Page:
It's hard to imagine a more vivacious Carmen than the one played by Djeïnaba Diop Gaï in Joseph Gai Ramaka's Karmen Geï. The Senegalese filmmaker, who now lives in New Orleans, adapted Bizet's opera to the coastal capital Dakar, and blended traditional African drumming and Western jazz in what is considered Africa's first film musical, featuring songs in both French and Wolof. His focus on the beauty and power of love is most potently expressed whenever Diop is on screen.
Taking up the opera's most common refrain, "Love is a rebellious bird you can not tame," Ramaka opens his film in prison, as an ebullient Karmen dances for the warden, Angelique, seducing her and gaining her freedom as a result. It's not that either woman is a lesbian, but Ramaka portrays the free-spirit of love as being so powerful that it rises above any concerns about the form it takes. Ramaka adds two characters to the story: Angelique, and Karmen's mother, who is magnanimous in her affection for her daughter regardless of the trouble she sometimes causes.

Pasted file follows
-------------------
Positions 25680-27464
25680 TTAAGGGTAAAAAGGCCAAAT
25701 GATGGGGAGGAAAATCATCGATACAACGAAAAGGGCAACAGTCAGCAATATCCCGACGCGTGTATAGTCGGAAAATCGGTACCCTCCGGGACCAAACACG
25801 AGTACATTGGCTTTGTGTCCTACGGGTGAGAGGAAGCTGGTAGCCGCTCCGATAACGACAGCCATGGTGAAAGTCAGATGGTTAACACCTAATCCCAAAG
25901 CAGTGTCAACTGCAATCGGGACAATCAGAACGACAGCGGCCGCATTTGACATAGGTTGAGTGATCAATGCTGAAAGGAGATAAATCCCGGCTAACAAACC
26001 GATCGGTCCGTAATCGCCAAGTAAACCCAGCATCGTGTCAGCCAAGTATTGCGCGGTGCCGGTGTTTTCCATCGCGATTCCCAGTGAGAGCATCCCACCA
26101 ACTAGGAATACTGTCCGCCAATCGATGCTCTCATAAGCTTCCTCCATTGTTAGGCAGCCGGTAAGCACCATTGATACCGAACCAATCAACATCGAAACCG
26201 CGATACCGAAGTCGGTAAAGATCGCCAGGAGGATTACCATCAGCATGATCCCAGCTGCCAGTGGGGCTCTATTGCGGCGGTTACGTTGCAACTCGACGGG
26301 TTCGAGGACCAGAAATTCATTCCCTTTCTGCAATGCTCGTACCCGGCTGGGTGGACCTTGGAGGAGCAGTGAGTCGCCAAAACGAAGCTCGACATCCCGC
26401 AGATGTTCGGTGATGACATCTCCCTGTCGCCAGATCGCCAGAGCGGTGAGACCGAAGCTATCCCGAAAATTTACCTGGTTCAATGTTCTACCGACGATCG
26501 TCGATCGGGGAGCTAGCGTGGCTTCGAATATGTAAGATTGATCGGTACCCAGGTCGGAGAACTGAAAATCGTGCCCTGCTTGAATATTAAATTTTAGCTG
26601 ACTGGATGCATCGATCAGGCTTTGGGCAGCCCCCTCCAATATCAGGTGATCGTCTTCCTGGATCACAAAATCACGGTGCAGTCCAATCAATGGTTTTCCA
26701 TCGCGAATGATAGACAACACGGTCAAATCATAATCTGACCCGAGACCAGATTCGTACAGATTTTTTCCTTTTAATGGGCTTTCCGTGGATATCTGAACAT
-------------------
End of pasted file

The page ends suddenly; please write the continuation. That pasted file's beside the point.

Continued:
Karmen also attracts a policeman as a lover. Pursuing her costs him his job and social standing, and he joins her in an illicit marijuana trade. Old Samba is one of Karmen's smuggling partners and also a great friend. Their relationship is never sexual, but it is one that Ramaka uses to further illustrate the allure of Karmen.
Ramaka describes his film as being solely about love, and the futility of trying to restrain it. But he believes it has transcendent meaning — opposing both government corruption and the vestiges of French colonialism seen in the film.
"There's a political dimension," he says. "Love is subversive. It's not compatible with injustice. ... Are you for chains in life or against chains in life?"
Ironically, the film stirred trouble that forced Ramaka to leave Senegal. An Islamic extremist group issued a fatwa (on Sept. 9, 2001) threatening him for using a Muslim funeral song for a Christian character in the film. Ramaka moved to France, and following Hurricane Katrina relocated to New Orleans.
The African percussion and cinematography are brilliant. The film is in French and Wolof with English subtitles. Ramaka will attend the screening. There will be music by African musicians and local jazz musicians. A reception follows. — Will Coviello
The Mississippi River 9th Ward Film Festival
6 p.m. Sat., Oct. 17
Doullut Steamboat Pitot House, 400 Egania St.; www.neworleansafricanfilmfest.org